Syria has asked the UN to prevent "any aggression" against Syria following a call over the weekend by US President Barack Obama for punitive strikes against the Syrian military for last month's alleged chemical-weapons attack.
US military action will be put to a vote in Congress, which ends its summer recess on September 9, giving Syrian President Bashar al-Assad time to prepare the ground for any assault and try to rally international support against the use of force.
The Syrian state news agency SANA said on Monday that Bashar Jaafari, Syria's envoy to the UN, in a letter to Ban Ki-moon, the UN chief, and Maria Cristina Perceval, the Security Council president, called on "the UN secretary-general to shoulder his responsibilities for preventing any aggression on Syria and pushing forward reaching a political solution to the crisis in Syria".
He called on the Security Council to "maintain its role as a safety valve to prevent the absurd use of force out of the frame of international legitimacy".
Jaafari said the US should "play its role, as a peace sponsor and as a partner to Russia in the preparation for
the international conference on Syria and not as a state that uses force against whoever opposes its policies".
Syria denies using chemical weapons and accuses rebel groups, who have been fighting for more than two years to topple Assad, of using the banned weapons.
At least 100,000 people have been killed in the Syrian conflict, which started in March 2011 with protests against four decades of Assad family rule.
Obama said on Saturday that the US had presented a "powerful case" linking Assad's government to the attack in Ghouta on August 21, and that the US military was prepared to launch a "limited" strike.
The US says more than 1,400 people, many of them children, were killed in what is being regarded as the world's worst use of chemical arms since Iraq's Saddam Hussein gassed thousands of Kurds in 1988.
John Kerry, US secretary of state, said on Sunday that tests showed sarin nerve gas was fired on rebel-held areas.
Jaafari said Kerry had "adopted old stories fabricated by terrorists" based on fake photos from the internet.
For his part, Sergei Lavrov, Russia's foreign minister, said on Monday that Russia was unconvinced by the evidence presented by the US and its allies.
Separately, the Russian news service Interfax said the government was sending a reconnaissance ship to the coast off Syria.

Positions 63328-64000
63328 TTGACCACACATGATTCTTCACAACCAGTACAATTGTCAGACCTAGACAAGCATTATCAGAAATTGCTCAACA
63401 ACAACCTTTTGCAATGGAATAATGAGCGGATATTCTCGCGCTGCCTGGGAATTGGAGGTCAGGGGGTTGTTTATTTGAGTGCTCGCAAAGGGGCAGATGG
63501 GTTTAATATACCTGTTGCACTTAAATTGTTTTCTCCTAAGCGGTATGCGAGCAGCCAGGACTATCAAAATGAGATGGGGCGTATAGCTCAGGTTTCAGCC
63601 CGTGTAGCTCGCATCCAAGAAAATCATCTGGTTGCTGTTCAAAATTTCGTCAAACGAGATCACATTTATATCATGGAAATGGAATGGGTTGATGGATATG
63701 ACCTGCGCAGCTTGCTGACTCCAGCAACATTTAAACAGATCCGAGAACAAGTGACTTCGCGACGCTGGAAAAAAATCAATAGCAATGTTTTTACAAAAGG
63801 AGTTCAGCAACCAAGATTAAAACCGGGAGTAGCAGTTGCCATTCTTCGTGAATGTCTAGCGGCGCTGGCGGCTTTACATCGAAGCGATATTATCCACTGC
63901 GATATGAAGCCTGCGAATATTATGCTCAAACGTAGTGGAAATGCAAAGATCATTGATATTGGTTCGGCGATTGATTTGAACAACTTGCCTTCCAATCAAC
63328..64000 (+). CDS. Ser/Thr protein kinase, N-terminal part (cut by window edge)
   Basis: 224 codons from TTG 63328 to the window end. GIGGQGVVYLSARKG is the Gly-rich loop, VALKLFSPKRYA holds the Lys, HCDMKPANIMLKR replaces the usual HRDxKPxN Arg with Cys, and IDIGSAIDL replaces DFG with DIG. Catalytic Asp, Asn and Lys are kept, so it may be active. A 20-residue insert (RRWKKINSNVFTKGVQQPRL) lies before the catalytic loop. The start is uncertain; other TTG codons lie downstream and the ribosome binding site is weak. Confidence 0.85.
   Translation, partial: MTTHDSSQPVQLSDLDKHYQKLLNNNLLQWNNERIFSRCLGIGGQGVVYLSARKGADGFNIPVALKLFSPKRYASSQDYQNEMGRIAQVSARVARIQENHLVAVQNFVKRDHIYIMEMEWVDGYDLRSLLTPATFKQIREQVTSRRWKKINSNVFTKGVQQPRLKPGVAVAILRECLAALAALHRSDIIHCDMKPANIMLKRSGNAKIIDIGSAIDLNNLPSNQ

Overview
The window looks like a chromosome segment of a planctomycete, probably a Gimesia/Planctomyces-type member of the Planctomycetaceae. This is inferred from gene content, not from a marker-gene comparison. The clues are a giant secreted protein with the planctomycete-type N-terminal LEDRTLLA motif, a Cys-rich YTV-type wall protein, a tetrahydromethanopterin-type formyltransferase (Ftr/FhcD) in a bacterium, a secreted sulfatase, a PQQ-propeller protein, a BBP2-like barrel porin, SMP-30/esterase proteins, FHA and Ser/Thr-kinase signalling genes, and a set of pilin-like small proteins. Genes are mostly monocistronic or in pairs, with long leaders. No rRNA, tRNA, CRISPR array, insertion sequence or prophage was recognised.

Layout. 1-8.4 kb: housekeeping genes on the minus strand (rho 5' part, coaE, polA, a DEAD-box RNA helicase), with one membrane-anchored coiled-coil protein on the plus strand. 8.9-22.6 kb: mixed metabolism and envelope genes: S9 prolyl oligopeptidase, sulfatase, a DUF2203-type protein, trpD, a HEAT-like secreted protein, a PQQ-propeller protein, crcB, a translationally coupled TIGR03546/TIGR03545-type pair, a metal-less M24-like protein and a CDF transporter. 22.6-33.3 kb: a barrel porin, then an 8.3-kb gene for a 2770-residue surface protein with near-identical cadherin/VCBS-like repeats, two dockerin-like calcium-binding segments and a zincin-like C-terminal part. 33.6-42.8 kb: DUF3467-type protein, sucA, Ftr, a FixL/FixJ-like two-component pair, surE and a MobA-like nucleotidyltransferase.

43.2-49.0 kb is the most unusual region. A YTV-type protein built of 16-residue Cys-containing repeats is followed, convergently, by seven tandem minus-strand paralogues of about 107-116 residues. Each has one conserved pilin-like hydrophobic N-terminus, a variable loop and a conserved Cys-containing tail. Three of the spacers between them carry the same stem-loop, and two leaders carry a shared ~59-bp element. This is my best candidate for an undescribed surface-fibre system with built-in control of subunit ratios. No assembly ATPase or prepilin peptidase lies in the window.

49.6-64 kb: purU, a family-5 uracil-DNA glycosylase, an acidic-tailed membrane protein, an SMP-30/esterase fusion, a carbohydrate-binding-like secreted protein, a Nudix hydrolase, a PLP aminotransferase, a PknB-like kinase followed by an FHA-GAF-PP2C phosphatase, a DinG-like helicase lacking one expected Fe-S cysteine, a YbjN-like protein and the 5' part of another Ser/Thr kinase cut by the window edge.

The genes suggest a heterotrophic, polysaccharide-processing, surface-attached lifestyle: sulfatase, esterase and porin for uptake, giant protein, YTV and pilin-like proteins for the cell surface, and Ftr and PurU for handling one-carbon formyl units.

On the other hand, Turkey's prime minister said any international action must be aimed at bringing an end to Assad's rule.
"I would like to emphasise that temporary measures in Syria will not be enough. A limited scope, by aiming at local targets and avoiding an ultimate solution, would worsen the conditions in the country," he said.
"Unless efficient steps are taken, the Syrian regime would be encouraged to commit new massacres and inflict humanitarian tragedies.
"We are urging our allies to avoid such temporary steps taken to save the day, and we tell them this could cause grave problems."
Al Jazeera's Omar Al-Saleh, reporting from Antakya, near the Syrian border, said that it was not as yet clear any country will carry out attack on their own.
"As for Turkey, they have said that they would be willing to join a US-led military intervention," he said.
US website hacked
In a related development, a website apparently belonging to the US Marine Corps was hacked by the Syrian Electronic Army.
Images of masked soldiers appeared on the home page of the force's recruiting website www.marines.com.
In-depth coverage of escalating violence across Syria
The message calls on the soldiers to defy President Barack Obama's plans to strike Syria. Though they are not expected to take part in operations in Syria, 300 soldiers from the Marine Corps are on board the USS San Antonio in the Mediterranean sea.
In another Syria-related development, the British government is facing questions over reports that a company was given permission to export chemicals to the country that could be used to make weapons.
The report says licences for two chemicals that can be used to make the nerve agent sarin, were given to a UK company in January last year.
The disclosure came as a French government source told the AFP news agency that officials would soon declassify secret defence documents detailing Syria's chemical arsenal.
The French Journal du Dimanche newspaper said Syria has 1,000 tonnes of chemicals including sarin and mustard gas, and was developing a powerful agent that was far more toxic than sarin.